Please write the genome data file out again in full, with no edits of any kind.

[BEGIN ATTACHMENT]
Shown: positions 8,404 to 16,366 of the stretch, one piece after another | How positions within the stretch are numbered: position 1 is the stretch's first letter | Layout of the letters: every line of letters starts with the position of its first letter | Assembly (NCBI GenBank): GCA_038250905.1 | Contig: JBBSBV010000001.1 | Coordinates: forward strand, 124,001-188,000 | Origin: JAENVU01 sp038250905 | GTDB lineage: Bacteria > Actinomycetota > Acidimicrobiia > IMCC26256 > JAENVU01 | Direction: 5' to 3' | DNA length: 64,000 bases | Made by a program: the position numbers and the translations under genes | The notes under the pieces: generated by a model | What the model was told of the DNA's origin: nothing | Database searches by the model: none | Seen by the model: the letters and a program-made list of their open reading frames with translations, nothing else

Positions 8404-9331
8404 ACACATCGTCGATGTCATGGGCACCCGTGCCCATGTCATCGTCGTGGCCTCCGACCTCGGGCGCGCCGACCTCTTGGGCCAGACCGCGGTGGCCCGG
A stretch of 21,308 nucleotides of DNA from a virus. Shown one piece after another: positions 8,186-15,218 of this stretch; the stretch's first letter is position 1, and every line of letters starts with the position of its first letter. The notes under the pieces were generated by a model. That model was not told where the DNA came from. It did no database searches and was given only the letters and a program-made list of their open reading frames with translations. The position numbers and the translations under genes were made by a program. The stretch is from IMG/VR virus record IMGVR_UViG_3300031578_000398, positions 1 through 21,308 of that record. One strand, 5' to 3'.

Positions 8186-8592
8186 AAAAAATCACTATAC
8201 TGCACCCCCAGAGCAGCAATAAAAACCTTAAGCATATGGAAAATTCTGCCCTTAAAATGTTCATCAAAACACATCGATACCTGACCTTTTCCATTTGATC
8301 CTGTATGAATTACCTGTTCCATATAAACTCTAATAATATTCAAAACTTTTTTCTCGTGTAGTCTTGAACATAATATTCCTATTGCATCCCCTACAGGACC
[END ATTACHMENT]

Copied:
Shown: positions 8,404 to 16,366 of the stretch, one piece after another | How positions within the stretch are numbered: position 1 is the stretch's first letter | Layout of the letters: every line of letters starts with the position of its first letter | Assembly (NCBI GenBank): GCA_038250905.1 | Contig: JBBSBV010000001.1 | Coordinates: forward strand, 124,001-188,000 | Origin: JAENVU01 sp038250905 | GTDB lineage: Bacteria > Actinomycetota > Acidimicrobiia > IMCC26256 > JAENVU01 | Direction: 5' to 3' | DNA length: 64,000 bases | Made by a program: the position numbers and the translations under genes | The notes under the pieces: generated by a model | What the model was told of the DNA's origin: nothing | Database searches by the model: none | Seen by the model: the letters and a program-made list of their open reading frames with translations, nothing else

Positions 8404-9331
8404 ACACATCGTCGATGTCATGGGCACCCGTGCCCATGTCATCGTCGTGGCCTCCGACCTCGGGCGCGCCGACCTCTTGGGCCAGACCGCGGTGGCCCGG
A stretch of 21,308 nucleotides of DNA from a virus. Shown one piece after another: positions 8,186-15,218 of this stretch; the stretch's first letter is position 1, and every line of letters starts with the position of its first letter. The notes under the pieces were generated by a model. That model was not told where the DNA came from. It did no database searches and was given only the letters and a program-made list of their open reading frames with translations. The position numbers and the translations under genes were made by a program. The stretch is from IMG/VR virus record IMGVR_UViG_3300031578_000398, positions 1 through 21,308 of that record. One strand, 5' to 3'.

Positions 8186-8592
8186 AAAAAATCACTATAC
8201 TGCACCCCCAGAGCAGCAATAAAAACCTTAAGCATATGGAAAATTCTGCCCTTAAAATGTTCATCAAAACACATCGATACCTGACCTTTTCCATTTGATC
8301 CTGTATGAATTACCTGTTCCATATAAACTCTAATAATATTCAAAACTTTTTTCTCGTGTAGTCTTGAACATAATATTCCTATTGCATCCCCTACAGGACC